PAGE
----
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Find video protocols related to scientific articles indexed in Pubmed.
Studies on vacuolar membrane microdomains isolated from Arabidopsis suspension-cultured cells: local distribution of vacuolar membrane proteins.
Plant Cell Physiol.
PUBLISHED: 07-31-2013
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The local distribution of both the vacuolar-type proton ATPase (V-ATPase) and the vacuolar-type proton pyrophosphatase (V-PPase), the main vacuolar proton pumps, was investigated in intact vacuoles isolated from Arabidopsis suspension-cultured cells. Fluorescent immunostaining showed that V-PPase was distributed evenly on the vacuolar membrane (VM), but V-ATPase localized to specific regions of the VM. We hypothesize that there may be membrane microdomains on the VM. To confirm this hypothesis, we prepared detergent-resistant membranes (DRMs) from the VM in accordance with well established conventional methods. Analyses of fatty acid composition suggested that DRMs had more saturated fatty acids compared with the whole VM in phosphatidylcholine and phosphatidylethanolamine. In the proteomic analyses of both DRMs and detergent-soluble mebranes (DSMs), we confirmed the different local distributions of V-ATPase and V-PPase. The observations of DRMs with an electron microscope supported the existence of different areas on the VM. Moreover, it was observed using total internal reflection fluorescent microscopy (TIRFM) that proton pumps were frequently immobilized at specific sites on the VM. In the proteomic analyses, we also found that many other vacuolar membrane proteins are distributed differently in DRMs and DSMs. Based on the results of this study, we discuss the possibility that VM microdomains might contribute to vacuolar dynamics.
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A single amino acid substitution alters omnipotent eRF1 of Dileptus to euplotes-type dualpotent eRF1: standard codon usage may be advantageous in raptorial ciliates.
Protist
PUBLISHED: 02-19-2013
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Most ciliates use a deviant genetic code. Eukaryotic release factor (eRF1) appears to play an important role in the process of reassignment of stop codons. Although the precise site on eRF1 for recognition of stop codons remains obscure, studies have suggested that the tip region NIKS and its adjacent YxCxxxF motifs in domain 1 are important for stop codon recognition. Litostomatea is a class of ciliate that appears to use the standard genetic code. We used Dileptus (Litostomatea) eRF1 in this study to identify key residues located in or near the YxCxxxF motif. We predicted sites involving stop codon recognition by computational calculation of RNA-protein interaction propensity. We introduced mutations at the predicted sites of Dileptus eRF1 and examined the activity of the mutated Dileptus eRF1 using in vivo assay systems. The results show that the single mutation R128I (Dileptus eRF1 numbering) in the YxCxxxF motif converted the omnipotent recognition of Dileptus eRF1 to Euplotes-type dualpotent eRF1. Our results indicate that R128 is one of the key residues preserving the ability to recognize all three stop codons, especially UGA, in Dileptus. We discuss a possible advantage that ciliates from the Litostomatea class may gain from using the standard genetic code.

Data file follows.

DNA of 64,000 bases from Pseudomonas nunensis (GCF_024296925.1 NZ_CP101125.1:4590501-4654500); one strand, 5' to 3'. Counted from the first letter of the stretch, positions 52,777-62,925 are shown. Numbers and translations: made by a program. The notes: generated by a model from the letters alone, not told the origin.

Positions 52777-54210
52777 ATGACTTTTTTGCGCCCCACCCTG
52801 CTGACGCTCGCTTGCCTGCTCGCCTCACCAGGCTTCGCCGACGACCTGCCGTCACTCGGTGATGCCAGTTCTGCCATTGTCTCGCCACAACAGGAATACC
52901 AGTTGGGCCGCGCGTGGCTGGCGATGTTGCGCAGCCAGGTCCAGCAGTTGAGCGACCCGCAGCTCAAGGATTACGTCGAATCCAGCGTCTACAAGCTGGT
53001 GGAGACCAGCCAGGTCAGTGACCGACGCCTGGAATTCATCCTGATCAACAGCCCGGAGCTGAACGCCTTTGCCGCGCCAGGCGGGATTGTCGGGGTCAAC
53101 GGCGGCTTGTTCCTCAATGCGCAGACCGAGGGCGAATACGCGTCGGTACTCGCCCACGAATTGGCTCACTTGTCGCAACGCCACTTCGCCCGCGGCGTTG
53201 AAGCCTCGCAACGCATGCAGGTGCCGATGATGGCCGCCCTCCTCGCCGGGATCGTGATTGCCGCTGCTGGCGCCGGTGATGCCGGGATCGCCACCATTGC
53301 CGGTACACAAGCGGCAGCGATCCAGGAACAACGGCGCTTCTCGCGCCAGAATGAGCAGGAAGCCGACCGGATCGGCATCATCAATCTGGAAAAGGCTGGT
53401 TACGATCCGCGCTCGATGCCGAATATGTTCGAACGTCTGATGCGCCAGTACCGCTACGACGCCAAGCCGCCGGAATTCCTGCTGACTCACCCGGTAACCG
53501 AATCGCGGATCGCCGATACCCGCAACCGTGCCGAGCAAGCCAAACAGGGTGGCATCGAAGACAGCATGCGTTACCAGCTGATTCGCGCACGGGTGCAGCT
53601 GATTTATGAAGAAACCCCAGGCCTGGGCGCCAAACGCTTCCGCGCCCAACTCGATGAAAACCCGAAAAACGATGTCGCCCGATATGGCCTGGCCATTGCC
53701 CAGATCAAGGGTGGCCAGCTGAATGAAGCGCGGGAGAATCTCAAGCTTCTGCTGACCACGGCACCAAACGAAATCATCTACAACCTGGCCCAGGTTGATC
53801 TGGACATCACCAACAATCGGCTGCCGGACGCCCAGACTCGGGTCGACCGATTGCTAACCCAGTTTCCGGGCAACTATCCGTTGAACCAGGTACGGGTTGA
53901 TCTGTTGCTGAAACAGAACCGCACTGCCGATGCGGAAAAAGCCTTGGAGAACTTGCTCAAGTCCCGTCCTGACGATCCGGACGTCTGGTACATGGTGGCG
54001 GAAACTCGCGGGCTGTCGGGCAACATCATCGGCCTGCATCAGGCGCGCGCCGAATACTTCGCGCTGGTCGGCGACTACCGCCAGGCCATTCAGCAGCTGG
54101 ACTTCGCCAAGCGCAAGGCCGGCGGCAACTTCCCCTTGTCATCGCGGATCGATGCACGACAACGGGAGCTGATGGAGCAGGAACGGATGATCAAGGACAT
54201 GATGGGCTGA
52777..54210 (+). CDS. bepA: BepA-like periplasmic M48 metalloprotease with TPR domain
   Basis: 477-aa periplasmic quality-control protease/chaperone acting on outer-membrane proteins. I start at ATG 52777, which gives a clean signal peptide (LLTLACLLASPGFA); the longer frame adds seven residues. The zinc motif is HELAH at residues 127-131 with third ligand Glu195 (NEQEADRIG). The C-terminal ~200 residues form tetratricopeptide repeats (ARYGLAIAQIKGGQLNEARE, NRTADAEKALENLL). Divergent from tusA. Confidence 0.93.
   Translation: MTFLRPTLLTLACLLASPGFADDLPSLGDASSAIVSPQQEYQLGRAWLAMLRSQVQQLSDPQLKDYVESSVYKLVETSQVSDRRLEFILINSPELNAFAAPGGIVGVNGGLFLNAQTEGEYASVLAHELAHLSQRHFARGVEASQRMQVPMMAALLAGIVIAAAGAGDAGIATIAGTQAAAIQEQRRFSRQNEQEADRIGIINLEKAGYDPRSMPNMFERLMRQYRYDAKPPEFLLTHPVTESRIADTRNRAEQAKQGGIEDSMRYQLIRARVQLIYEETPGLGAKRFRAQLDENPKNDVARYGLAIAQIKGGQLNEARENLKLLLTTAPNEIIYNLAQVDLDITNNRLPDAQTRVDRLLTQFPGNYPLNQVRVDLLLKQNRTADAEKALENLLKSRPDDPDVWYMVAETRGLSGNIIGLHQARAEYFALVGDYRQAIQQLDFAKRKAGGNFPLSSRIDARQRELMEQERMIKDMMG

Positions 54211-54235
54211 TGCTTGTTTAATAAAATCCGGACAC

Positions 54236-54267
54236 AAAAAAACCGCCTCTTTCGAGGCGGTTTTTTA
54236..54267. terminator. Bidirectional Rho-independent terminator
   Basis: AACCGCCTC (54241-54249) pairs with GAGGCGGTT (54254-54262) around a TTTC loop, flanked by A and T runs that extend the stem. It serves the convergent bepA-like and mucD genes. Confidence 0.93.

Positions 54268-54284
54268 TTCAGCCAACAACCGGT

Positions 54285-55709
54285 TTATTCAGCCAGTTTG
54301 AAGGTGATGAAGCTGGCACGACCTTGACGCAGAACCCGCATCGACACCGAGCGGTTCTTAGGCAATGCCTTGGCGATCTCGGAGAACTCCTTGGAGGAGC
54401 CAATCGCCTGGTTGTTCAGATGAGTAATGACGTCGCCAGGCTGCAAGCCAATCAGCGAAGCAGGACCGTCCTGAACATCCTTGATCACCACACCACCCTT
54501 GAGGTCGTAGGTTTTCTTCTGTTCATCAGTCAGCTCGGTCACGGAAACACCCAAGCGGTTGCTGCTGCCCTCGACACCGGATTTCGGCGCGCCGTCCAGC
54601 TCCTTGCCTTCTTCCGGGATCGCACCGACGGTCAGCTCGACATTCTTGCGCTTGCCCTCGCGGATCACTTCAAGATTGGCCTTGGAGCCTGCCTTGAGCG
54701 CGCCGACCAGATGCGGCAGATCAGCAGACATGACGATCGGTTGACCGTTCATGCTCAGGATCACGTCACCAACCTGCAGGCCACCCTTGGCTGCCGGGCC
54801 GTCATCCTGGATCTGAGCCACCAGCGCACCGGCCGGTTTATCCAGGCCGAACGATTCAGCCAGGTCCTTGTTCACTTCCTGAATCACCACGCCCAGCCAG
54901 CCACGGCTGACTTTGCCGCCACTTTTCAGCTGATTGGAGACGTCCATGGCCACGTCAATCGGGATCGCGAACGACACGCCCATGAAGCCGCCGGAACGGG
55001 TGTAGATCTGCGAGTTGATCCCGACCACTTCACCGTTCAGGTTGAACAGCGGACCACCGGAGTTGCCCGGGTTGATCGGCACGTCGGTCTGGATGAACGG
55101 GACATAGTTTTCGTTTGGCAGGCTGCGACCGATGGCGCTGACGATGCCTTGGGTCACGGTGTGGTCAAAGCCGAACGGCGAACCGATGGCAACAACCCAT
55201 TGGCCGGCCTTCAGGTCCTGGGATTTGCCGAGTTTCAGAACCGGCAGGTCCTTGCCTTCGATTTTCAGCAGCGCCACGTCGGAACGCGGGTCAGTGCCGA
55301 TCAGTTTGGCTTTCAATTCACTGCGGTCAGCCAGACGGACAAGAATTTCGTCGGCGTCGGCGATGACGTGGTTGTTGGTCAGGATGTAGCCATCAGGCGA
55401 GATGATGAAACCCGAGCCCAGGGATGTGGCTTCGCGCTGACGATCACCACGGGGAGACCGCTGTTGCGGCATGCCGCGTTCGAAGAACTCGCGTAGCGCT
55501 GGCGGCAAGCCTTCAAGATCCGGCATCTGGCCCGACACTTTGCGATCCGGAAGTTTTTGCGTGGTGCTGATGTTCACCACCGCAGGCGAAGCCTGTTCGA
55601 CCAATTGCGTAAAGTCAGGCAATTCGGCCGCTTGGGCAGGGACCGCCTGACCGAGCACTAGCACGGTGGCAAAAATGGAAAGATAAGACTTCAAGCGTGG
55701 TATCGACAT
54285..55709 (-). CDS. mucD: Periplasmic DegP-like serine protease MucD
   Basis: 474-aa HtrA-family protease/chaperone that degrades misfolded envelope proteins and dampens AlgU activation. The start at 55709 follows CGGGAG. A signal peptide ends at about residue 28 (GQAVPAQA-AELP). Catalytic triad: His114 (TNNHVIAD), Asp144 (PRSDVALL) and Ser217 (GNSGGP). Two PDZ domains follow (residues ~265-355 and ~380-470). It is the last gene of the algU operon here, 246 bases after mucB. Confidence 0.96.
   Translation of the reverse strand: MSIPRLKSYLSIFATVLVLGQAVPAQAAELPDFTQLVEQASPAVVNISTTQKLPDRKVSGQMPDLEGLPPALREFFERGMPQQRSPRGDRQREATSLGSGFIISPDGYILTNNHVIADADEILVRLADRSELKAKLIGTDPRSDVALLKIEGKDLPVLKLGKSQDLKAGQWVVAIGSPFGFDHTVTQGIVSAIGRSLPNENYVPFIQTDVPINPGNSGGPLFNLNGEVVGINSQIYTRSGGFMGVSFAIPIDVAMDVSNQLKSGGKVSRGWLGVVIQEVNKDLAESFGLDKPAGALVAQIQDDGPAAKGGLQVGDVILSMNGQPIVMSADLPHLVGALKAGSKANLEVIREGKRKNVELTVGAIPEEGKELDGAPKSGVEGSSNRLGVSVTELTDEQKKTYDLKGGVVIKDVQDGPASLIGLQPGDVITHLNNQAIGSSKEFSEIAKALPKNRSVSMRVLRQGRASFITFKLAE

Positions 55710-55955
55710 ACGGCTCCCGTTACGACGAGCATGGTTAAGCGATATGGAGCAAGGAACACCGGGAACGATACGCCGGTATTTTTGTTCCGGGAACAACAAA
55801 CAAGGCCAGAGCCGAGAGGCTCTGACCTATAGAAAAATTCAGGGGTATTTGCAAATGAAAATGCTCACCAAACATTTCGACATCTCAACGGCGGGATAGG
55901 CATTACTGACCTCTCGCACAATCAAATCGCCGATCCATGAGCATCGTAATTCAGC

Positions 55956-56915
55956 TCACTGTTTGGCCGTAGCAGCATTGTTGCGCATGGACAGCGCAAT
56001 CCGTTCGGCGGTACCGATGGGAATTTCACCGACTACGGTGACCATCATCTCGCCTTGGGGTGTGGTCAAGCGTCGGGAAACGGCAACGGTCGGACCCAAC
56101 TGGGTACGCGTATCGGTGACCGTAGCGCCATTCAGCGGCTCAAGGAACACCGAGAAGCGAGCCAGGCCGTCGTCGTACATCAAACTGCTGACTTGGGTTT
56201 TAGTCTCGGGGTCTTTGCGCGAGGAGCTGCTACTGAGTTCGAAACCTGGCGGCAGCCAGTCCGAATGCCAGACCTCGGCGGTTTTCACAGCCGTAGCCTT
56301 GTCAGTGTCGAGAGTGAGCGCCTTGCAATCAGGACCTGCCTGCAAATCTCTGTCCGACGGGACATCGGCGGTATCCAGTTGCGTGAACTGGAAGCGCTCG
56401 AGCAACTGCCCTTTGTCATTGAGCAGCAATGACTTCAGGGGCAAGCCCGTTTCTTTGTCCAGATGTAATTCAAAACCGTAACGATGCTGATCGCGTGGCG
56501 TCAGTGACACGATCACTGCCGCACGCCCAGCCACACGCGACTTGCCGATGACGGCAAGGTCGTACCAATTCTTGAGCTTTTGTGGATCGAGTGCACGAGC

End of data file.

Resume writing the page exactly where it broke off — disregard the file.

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Eukaryote-to-eukaryote gene transfer gives rise to genome mosaicism in euglenids.
BMC Evol. Biol.
PUBLISHED: 04-18-2011
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Euglenophytes are a group of photosynthetic flagellates possessing a plastid derived from a green algal endosymbiont, which was incorporated into an ancestral host cell via secondary endosymbiosis. However, the impact of endosymbiosis on the euglenophyte nuclear genome is not fully understood due to its complex nature as a hybrid of a non-photosynthetic host cell and a secondary endosymbiont.
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Alternative gene expression in type I and type II cells may enable further nuclear changes during conjugation of Blepharisma japonicum.
Protist
PUBLISHED: 01-23-2011
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In contrast to most ciliates, meiosis and successive nuclear changes during conjugation occur only in heterotypic pairs in Blepharisma. It has been suggested that homotypic pairs are ready for conjugation, but lack a trigger to initiate the nuclear changes, and the conjugation process is arrested before the onset of meiosis. To explore the possible nature of the trigger, we previously identified the genes BjCdk1 (homologous to cdk1/cdc2), Bj4HPPD (4-hydroxy-phenylpyruvate dioxygenase) and BjCks (cyclin dependent kinase regulatory subunit) whose expression is up-regulated in gamone1-treated type II cells. In this study, we investigated the molecular structures of these three genes, and compared their expression patterns in homotypic and heterotypic pairs, finding remarkable differences. BjCdk1, Bj4HPPD and BjCks were expressed specifically in gamone1-treated type II cells, but not in gamone2-treated type I cells. In heterotypic pairs, the expression of these genes stayed at the same level or gradually decreased throughout the entire process of conjugation, but it rapidly decreased and ceased after 10hours in homotypic pairs. These results indicate that some genes are expressed in a mating-type specific manner. Alternative gene expression in mating type I and type II cells and merging of individual factors in a heterotypic pair may induce nuclear changes including meiosis.
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Behavioural changes induced by the conjugation-inducing pheromones, gamone 1 and 2, in the ciliate Blepharisma japonicum.
Eur. J. Protistol.
PUBLISHED: 02-18-2010